The document’s major achievements were the creation of a new Peacebuilding Commission to help countries emerging from conflict and acceptance by all U.N. members of the collective responsibility to protect people from genocide, war crimes and ethnic cleansing.

“Don’t expect Rome to be built in a day, it wasn’t,” Britain’s U.N. Ambassador Emyr Jones-Parry cautioned. “Against the difficulty of this negotiation, its complexity, this is a very substantial gain.”

“The United Nations is a reflection of the world,” Ping stressed. “We can only get as far as member states are prepared to go. ... Still, I will claim that this represents major reform of the United Nations.”

‘Spoilers ... in the group’
When Annan called on world leaders a year ago to take “bold decisions” on the way forward, he warned that if they didn’t, “History will take the decisions for you, and the interests of your peoples may go by default.”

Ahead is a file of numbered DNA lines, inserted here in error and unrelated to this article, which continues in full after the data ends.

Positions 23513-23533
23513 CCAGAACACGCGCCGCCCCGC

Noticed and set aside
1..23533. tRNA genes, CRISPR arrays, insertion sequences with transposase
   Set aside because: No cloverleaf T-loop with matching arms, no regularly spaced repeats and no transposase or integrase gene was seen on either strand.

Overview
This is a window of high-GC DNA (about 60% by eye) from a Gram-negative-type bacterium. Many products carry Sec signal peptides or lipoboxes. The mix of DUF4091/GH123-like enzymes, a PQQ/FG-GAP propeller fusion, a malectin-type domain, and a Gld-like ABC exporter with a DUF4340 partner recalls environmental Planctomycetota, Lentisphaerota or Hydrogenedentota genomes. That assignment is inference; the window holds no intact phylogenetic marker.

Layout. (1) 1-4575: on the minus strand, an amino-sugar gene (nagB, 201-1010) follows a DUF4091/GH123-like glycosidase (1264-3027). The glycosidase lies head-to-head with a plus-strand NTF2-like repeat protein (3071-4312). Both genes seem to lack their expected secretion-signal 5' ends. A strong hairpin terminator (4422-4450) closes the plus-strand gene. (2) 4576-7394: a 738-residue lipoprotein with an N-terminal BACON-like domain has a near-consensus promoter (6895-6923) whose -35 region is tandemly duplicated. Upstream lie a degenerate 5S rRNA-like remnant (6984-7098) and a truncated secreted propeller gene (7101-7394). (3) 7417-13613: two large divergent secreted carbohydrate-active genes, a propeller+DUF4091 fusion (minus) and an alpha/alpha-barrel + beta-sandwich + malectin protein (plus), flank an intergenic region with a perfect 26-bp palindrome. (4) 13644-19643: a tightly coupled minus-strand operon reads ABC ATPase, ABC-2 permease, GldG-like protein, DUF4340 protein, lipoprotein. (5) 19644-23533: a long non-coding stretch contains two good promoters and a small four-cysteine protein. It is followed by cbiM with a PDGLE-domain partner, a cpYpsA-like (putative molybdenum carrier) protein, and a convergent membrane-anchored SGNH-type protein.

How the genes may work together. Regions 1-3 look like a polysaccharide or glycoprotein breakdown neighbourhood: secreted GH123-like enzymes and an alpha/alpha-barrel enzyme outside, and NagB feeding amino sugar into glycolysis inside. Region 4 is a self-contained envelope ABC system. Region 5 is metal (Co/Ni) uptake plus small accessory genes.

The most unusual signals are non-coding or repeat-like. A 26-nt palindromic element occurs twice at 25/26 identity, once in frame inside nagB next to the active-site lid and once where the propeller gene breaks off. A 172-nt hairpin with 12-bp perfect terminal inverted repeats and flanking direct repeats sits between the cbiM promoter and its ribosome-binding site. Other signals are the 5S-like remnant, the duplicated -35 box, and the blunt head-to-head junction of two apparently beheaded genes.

The secretary-general said he would have preferred stronger language in parts of the text but “there were governments that were not willing to make the concessions necessary. There were spoilers also in the group; let’s be quite honest about that.”

Oxfam’s Nicola Reindorp said: “Leaders will arrive to find that Cuba, Pakistan, Egypt, Iran, Syria, the United States and Venezuela have held the summit hostage.”

“There is very little to celebrate in the latest U.N. Summit outcome document,” she said in a statement. “We wanted a bold agenda to tackle poverty but instead we have a brochure showcasing past commitments.”